Selected Readings

Bagnold, R. A., 1941, The physics of blown sand and desert dunes: Methuen, London, 265 p.
(A classic treatise concerning the origin and evolution of dunes.)
Breed, C. S., and others, 1979, Regional studies of sand seas, using Landsat (ERTS) imagery: in McKee, E. D., ed., A study of global sand seas: U.S. Geological Survey Professional Paper 1052, p. 305-397.
(A study of selected sand seas based on analysis of remote sensing images, surface wind summaries, and available literature.)
Cook, R. U., and Warren, Andrew, 1973, Geomorphology in deserts: University of California Press, Berkeley, California, 374 p.
(Examines the nature of landforms, soils, and geomorphological processes in the world's deserts.)
Eigeland, Tor, and others, 1982, The desert realm: National Geographic Society, Washington, 304 p.
(A well illustrated discussion of deserts of America, Africa, Asia, and Australia.)
Ericksen, G. E., 1983, The Chilean nitrate deposits: American Scientist, v. 71, p. 366-374.
(A discussion of the origin of the Chilean nitrate deposits which has puzzled scientists for more than 100 years.)
Gerster, Georg, 1960, Sahara-desert of destiny: Coward-McCann, New York, 302 p.
(How plants, animals, and people survive in the Sahara.)
Greeley, Ronald, and Iversen, J. D., 1985, Wind as a geological process on Earth, Mars, Venus and Titan: Cambridge University Press, New York, 333 p.
(Expands the classic work of Bagnold to discuss eolian processes in a planetary context. Describes the processes on all moons and terrestrial planets with atmospheres.)
Hare, F. K., 1983, Climate on the desert fringe: in Gardner, Ritz, and Scoging, Helen, eds., Mega-geomorphology: Clarendon Press, Oxford, p. 134-151.
(The margins of many deserts are affected by tension between society and environment. This paper summarizes the climatology of arid zones.)
MacMahon, James A., 1985, Deserts: Alfred A. Knopf, Inc, New York, 640 p.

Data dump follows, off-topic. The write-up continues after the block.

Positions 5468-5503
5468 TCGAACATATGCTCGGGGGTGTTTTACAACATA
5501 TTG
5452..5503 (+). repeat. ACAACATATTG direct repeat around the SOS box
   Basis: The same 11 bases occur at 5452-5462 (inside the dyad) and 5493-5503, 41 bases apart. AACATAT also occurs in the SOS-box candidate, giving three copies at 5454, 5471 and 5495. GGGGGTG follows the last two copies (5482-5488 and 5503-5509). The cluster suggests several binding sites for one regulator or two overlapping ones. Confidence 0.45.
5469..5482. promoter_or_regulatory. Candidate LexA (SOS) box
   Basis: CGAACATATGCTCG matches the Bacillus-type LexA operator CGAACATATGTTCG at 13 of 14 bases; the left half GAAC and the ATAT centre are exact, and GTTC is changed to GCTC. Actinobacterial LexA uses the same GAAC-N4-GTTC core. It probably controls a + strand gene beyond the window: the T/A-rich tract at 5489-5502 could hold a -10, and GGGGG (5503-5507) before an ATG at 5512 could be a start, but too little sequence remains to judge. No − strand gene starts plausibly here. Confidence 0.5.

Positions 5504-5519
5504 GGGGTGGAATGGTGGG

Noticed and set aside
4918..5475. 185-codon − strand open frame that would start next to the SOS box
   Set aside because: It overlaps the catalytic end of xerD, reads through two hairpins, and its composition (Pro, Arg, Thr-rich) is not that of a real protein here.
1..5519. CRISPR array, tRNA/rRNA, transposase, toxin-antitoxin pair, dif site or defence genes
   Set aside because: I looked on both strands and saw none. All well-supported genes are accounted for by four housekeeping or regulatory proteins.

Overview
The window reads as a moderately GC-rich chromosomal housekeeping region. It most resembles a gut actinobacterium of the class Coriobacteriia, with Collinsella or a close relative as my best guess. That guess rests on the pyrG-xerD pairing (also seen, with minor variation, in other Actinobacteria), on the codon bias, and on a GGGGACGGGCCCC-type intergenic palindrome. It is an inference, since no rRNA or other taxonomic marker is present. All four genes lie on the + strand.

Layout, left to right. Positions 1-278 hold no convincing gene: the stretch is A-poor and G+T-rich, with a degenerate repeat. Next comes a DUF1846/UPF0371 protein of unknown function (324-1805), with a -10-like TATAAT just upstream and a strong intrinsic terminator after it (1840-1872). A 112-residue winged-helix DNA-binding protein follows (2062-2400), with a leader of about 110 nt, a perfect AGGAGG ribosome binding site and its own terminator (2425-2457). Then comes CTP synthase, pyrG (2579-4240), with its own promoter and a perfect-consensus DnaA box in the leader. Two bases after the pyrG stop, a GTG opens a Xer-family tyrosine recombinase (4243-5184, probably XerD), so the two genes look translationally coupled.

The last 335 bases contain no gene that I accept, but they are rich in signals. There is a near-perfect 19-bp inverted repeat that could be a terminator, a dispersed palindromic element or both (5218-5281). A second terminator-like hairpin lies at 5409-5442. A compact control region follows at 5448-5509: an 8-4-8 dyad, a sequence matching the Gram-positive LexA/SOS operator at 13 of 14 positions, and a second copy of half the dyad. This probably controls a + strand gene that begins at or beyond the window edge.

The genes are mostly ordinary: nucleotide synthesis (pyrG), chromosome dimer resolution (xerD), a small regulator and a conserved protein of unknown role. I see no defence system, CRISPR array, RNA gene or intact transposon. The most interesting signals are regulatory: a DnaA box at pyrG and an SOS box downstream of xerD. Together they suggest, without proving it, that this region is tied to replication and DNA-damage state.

(An Audubon Society Nature Guide to the deserts of the United States, and their inhabitants.)
McCauley, J. F., and others, 1984, Remote monitoring of processes that shape desert surfaces: The Desert Winds Project: U.S. Geological Survey Bulletin 1634, 19 p.
(Describes a new study on collecting weather data from solar-powered data-collection platforms in deserts. The data are relayed by a GOES satellite to the USGS in Flagstaff, Arizona, and converted to graphic form.)
Meigs, Peveril, 1953, World distribution of arid and semi-arid homoclimates: in Reviews of research on arid zone hydrology: Paris, United Nations Educational, Scientific, and Cultural Organization, Arid Zone Programme-1, p. 203-209.
(Classifies arid lands according to precipitation.)
Nelson, R., 1988, Dryland management: the desertification problem: Environmental Department Working Paper No. 8, Washington: World Bank, 42 p. (An excellent review of the present state of knowledge concerning desertification.) Tolba, M. K., 1984, Desertification is stoppable: Arid Lands Newsletter No. 21, p. 2-9.
(A discussion of the problems involved in preventing desertification and reclaiming arid lands.)
Walker, A.S., 1986, Eolian geomorphology: in Short, N.M., and Blair, R.W., eds., Geomorphology from space: a global overview of regional landforms: NASA SP-486, p. 447-520 (a brief review of desert processes). Warren, A. and Agnew, C., 1988, An assessment of desertification and land degradation in arid and semi-arid areas: International Institute for Environment and Development, Drylands Programme, Paper 2, London: IIED, 103 p.
(An evaluation of land degradation problems.)

The metric units used in this publication can be converted to English units by using the approximate conversions given below:

1 kilometer - 0.6 of a mile1 sq. kilometer - 0.04 sq. mileTo convert °Celsius to °Fahrenheit, multiply °C by 1.8 and add 32.
To convert °Fahrenheit to °Celsius, subtract 32 from °F and divide the result by 1.8.
1 meter - 39.37 inches1 sq. meter - 1.2 sq. yards

1 centimeter - 0.4 inch1 sq. centimeter - 0.155 sq. inch

1 millimeter - 0.04 inch

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